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“Race Course Against White Supremacy,” with Authors Bill Ayers and Bernadine Dohrn

May 9, 2009 @ 8:00 pm 10:00 pm EDT

Bernadine Dohrn and Bill Ayers, the former Weatherman-turned-professor (at the University of Illinois in Chicago), was best known for his lifelong commitment to social justice before being drawn into a Republican smear campaign directed at presidential candidate Barack Obama. Race Course Against White Supremacy, the new book he wrote with wife Bernardine Dohrn (noted Northwestern law professor, head of the Children and Family Justice Center in Chicago, and also a former leader of the Weatherman), should cement their reputation as two of the country’s preeminent progressive thinkers.

As pundits ponder the Obama presidency’s impact on racism, the veteran political activists argue that white supremacy is alive and well in the United States. The two will discuss how systemic racial inequality in the criminal justice system, education, and housing illustrate the powerful pull of bigotry in our country.

Arguing that white supremacy has been the dominant political system in the United States since its earliest days—and that it is still very much with us—their new book draws upon the authors’ own confrontations with authorities during the Vietnam era, reasserts their belief that racism and war are interwoven issues, and offers personal stories about their lives today as parents, teachers, and reformers.

Says Ayers and Dohrn: “This book is the result of a provocation and an invitation. Our neighbor, the poet Haki Madhubuti, said to us over dinner one evening, ‘As people who’ve worried and wondered about racism most of your lives, you really ought to write it up and write it down.’ Write it up, write it down—that sounded almost perfect. Our imperfect understanding of racism and white supremacy, of oppression and exploitation, of resistance and liberation, has been a roller-coaster affair, off-road and cross-country, a racecourse and demanding endurance. We’ve experienced moments of clarity as well as long patches of uncertainty, folly, and ignorance. We’ve encountered obstacles, made choices—not always good ones…”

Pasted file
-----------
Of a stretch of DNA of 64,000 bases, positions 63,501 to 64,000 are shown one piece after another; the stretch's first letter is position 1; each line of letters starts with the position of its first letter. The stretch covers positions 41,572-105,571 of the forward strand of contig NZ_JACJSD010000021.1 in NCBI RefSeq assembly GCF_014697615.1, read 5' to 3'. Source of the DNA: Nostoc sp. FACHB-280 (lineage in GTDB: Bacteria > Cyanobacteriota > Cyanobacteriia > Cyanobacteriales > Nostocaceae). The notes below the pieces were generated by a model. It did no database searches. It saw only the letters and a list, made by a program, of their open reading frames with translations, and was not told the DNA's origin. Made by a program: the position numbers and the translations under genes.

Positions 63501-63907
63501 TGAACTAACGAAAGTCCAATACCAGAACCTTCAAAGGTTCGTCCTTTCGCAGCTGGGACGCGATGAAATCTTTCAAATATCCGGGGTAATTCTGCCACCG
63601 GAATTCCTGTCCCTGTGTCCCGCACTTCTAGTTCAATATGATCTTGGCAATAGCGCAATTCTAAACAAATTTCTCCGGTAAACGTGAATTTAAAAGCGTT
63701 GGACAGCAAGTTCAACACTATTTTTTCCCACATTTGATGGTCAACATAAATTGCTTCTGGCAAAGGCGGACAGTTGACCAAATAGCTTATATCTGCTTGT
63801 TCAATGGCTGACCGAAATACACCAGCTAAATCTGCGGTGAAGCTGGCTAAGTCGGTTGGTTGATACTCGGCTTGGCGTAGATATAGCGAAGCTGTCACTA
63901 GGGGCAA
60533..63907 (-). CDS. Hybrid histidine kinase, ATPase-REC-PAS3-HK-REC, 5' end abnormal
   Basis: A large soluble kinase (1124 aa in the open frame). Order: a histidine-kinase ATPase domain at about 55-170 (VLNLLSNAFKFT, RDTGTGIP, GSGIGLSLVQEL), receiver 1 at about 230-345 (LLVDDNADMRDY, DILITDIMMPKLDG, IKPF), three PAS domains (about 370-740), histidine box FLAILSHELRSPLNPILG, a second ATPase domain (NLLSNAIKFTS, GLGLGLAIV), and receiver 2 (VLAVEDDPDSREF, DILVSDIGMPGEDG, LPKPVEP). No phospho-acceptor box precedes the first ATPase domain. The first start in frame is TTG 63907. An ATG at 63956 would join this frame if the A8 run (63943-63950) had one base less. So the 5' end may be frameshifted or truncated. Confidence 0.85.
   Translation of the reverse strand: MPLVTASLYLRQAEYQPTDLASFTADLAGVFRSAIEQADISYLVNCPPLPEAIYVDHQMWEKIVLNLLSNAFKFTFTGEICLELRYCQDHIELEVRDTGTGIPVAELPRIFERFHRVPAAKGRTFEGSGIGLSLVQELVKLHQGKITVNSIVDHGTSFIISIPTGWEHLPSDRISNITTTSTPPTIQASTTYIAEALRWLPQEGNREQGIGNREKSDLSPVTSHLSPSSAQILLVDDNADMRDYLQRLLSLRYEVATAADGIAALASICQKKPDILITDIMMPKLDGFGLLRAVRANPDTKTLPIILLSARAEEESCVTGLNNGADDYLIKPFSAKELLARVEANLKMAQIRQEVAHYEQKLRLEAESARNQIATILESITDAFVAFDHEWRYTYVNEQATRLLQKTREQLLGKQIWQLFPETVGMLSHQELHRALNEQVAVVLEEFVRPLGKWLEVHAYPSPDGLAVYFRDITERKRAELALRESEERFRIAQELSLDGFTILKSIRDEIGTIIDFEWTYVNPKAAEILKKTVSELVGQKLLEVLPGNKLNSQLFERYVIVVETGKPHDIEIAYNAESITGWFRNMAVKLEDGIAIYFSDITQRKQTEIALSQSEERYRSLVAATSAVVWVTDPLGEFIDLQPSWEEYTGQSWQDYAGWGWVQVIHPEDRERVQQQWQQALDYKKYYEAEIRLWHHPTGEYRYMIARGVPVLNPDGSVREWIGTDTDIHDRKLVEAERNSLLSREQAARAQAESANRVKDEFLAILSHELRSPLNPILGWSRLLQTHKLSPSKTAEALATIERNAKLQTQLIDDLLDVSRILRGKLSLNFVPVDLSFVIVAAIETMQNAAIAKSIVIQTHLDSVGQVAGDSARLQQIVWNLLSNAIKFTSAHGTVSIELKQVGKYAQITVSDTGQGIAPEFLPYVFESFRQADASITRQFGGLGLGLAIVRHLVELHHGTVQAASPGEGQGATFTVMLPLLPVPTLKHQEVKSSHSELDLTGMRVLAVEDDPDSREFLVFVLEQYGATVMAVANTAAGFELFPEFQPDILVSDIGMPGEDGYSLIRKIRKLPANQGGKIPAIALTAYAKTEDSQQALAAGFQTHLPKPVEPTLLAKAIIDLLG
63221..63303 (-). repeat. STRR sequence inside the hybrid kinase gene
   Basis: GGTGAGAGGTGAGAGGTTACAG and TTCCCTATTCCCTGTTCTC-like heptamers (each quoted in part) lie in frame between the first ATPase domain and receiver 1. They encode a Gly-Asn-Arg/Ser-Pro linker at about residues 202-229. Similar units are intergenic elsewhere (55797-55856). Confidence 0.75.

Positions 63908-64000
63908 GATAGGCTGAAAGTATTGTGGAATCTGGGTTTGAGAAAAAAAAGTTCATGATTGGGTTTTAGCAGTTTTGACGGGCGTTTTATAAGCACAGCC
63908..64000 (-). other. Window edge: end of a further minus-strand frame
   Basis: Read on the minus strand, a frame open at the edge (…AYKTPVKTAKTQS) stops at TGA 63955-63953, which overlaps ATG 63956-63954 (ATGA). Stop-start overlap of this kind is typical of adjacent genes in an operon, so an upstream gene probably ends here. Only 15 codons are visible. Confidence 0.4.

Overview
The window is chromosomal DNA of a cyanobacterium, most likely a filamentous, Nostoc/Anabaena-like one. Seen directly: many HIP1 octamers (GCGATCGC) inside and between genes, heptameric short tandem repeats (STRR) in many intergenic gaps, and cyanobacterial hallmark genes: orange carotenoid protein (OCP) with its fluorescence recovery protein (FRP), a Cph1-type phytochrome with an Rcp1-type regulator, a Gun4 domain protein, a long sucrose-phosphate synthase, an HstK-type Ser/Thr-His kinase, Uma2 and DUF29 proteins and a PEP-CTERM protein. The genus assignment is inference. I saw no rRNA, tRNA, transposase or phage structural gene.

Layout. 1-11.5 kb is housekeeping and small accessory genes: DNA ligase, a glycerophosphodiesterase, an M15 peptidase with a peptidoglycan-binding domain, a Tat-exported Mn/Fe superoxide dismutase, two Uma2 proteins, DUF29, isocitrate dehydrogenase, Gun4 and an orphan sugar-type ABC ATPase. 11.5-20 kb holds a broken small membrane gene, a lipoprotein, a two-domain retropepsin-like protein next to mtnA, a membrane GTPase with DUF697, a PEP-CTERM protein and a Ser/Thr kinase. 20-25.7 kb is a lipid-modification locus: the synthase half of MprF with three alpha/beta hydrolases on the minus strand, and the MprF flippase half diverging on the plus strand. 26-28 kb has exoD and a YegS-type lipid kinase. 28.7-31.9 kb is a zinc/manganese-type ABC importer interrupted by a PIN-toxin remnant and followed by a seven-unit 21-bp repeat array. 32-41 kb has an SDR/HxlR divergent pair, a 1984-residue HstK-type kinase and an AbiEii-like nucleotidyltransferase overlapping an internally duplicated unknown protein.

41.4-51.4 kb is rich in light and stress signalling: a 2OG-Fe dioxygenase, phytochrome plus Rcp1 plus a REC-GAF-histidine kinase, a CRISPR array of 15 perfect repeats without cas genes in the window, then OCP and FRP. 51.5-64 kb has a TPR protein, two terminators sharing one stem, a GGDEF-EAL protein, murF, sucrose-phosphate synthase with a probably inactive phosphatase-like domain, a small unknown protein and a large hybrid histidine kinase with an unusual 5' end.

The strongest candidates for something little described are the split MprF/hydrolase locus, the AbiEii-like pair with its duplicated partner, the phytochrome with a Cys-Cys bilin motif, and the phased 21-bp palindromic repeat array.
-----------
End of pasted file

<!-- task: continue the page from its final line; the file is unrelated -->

“Having made an extraordinary journey together from Sixties militants to accomplished scholars, Bernardine Dohrn and William Ayers bring to the subject of race a special sensibility.  If you think, as a liberal or radical, that you are sophisticated about race, you will be surprised, as I was, at how much you can learn from this important book. The authors intertwine their own experiences as community organizers with a brilliant analysis—both historical and contemporary—of the edifice of white supremacy in the United States. Their work is a troubling challenge to white people to examine, not only the world round them, but their own psyche, their own behavior, and to act accordingly.” – Howard Zinn, author of “The New Abolitionists” and “A People’s History of the United States”